Hadassah members understand that their organization is more than a cause. It is a belief system, a shared experience—and a lot of fun. And so, naturally, those closest to them might wonder what the thrill is all about. That is how it was for Joel Marks, president of Hadassah Associates, the men’s network affiliated with Hadassah.
“We tend to follow our women,” says Marks, a retired restaurateur from Florida who always admired the devotion to Hadassah exhibited by his wife, Fern; mother, Gertrude; and mother-in-law, Ruth Steyer. “They were day-to-day volunteers…. It’s something that permeated their social being, their volunteer-work being, their family life. That’s typical of Hadassah.
“They hang together and that’s what has made the organization so successful,” he adds, noting the members’ will to create strong institutions. “They are true builders.”
Because of their admiration for Hadassah’s achievements, Marks and other Associates like him wanted to help further Hadassah’s impact around the world.
And they have. Today the associates’ network stands at 30,000 strong—and growing. Since the formation of Hadassah Associates in 1966, the men have raised some $62 million for the organization’s projects.
Their achievements include funding the original coronary care unit at Hadassah–Hebrew University Medical Center at Ein Kerem, initiatives to support Hadassah College Jerusalem, the Goldyne Savad Genome Project and the expansion of the medical center and its Center for Emergency Medicine. The Associates have also made a key contribution to Hadassah’s “Keepers of the Gate” fund-raising program in which donors pledge a minimum annual contribution of $1,000—a commitment recognized by a pin in the shape of David’s harp. Notes Marks, “One hundred and eighty men are proud to wear their harp pin.”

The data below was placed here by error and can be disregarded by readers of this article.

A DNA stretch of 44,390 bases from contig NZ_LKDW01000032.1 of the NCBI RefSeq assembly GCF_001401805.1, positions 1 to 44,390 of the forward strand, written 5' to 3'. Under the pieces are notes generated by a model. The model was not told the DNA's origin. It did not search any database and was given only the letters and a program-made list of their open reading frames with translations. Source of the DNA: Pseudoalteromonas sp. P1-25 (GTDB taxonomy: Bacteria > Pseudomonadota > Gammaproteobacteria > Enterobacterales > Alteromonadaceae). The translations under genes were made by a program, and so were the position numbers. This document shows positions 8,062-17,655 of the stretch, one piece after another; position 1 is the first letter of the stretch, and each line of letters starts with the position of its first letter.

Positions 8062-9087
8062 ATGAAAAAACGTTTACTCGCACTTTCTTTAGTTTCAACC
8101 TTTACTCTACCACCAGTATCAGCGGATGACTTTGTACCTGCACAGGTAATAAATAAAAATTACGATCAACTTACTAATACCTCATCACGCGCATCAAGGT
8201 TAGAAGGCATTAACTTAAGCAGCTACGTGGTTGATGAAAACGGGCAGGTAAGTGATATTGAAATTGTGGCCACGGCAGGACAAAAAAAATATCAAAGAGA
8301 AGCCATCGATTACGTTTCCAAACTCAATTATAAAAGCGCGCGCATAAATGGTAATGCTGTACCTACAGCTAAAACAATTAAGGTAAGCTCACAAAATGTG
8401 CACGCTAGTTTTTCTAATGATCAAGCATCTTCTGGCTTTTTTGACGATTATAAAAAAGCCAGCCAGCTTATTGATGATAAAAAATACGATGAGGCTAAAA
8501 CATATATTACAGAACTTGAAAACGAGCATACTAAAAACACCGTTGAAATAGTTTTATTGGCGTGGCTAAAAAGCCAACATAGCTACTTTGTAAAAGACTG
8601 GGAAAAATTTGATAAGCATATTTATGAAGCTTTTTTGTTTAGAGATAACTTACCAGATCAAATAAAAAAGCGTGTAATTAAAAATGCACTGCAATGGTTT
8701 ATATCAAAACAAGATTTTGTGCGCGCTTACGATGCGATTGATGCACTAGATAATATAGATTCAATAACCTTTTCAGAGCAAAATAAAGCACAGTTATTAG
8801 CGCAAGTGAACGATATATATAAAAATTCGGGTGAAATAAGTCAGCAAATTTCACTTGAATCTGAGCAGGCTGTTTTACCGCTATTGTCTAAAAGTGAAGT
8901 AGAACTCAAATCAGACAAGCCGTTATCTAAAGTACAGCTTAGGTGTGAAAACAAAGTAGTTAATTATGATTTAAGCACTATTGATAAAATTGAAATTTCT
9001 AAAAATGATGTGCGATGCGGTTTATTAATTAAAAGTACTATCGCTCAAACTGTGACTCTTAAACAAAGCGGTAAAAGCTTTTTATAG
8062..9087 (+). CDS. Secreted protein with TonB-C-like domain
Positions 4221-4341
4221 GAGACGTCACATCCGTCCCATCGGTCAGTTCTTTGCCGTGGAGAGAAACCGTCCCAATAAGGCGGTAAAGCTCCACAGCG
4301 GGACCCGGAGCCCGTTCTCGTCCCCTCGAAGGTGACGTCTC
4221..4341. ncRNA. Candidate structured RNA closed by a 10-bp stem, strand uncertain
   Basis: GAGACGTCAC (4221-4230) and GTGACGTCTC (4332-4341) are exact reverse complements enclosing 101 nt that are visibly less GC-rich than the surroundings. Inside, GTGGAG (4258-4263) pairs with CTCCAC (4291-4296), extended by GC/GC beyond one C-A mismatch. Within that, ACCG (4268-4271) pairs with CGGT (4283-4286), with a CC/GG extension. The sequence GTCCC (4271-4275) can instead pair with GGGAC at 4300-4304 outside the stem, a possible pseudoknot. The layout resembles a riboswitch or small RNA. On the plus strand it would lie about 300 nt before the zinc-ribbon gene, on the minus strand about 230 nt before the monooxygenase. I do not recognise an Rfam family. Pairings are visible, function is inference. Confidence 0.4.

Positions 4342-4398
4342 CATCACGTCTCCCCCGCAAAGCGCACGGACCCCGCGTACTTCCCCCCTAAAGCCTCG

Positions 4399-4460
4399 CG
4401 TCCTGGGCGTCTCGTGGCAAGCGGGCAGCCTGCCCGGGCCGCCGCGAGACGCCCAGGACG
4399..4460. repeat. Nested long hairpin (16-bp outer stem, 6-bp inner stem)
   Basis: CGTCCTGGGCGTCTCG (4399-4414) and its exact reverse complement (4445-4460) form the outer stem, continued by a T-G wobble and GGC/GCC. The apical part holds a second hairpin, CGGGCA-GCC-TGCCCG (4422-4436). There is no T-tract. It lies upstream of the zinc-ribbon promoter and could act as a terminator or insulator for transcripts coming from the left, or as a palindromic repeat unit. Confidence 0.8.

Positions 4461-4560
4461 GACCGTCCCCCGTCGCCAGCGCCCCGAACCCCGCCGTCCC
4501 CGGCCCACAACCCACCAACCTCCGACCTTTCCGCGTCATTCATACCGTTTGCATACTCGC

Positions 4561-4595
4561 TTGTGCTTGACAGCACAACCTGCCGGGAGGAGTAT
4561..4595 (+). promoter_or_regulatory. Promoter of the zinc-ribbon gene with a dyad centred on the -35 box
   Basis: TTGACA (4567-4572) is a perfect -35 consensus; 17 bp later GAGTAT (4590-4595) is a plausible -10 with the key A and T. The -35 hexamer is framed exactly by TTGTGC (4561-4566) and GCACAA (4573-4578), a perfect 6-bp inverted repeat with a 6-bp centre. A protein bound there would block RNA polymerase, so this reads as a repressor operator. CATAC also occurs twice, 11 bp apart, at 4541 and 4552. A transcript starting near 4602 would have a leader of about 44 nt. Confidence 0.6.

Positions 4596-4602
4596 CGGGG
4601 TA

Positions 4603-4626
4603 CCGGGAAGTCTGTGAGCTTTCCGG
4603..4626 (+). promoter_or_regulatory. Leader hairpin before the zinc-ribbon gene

Meanwhile, the Associates are gearing up to raise $2 million over the next two years for stem cell research.They are also planning an Associates mission to Israel this spring.
“Men have always supported the women of Hadassah,” says Haren Haber of New York, who chairs Hadassah Associates. “Time is so valuable [and] families like to do things together. Hadassah can be a vehicle for families supporting Israel together.”
The Associates began with just a minyan after Hadassah’s national board responded to requests to involve men in the organization. According to minutes from long-ago meetings, national board members made it clear from the beginning that the Associates’ role was not to be confused with membership. In the 1960s, memories were still fresh of the way men in the early years of the Zionist movement had belittled women’s roles and how Hadassah fought an uphill battle for its leadership position in the Jewish community and in the building of a Jewish state.
The expansion of women’s rights—or maybe the extent to which the women’s movement caught up with Hadassah—changed the climate. The role of the Associates began to grow, starting in 1994, with the creation of the National Committee of Hadassah Associ-ates, linking men from across the country.
“It is time officially to recognize that our Associates are a very important element in our work,” said then-chair of the Associates Linda Minkes when the committee was formed. “There is untold potential for them, through increased enrollment and fund-raising, to become even more important to us in the future.” Since then, the Associates have grown to become more than 10 percent of Hadassah’s numbers.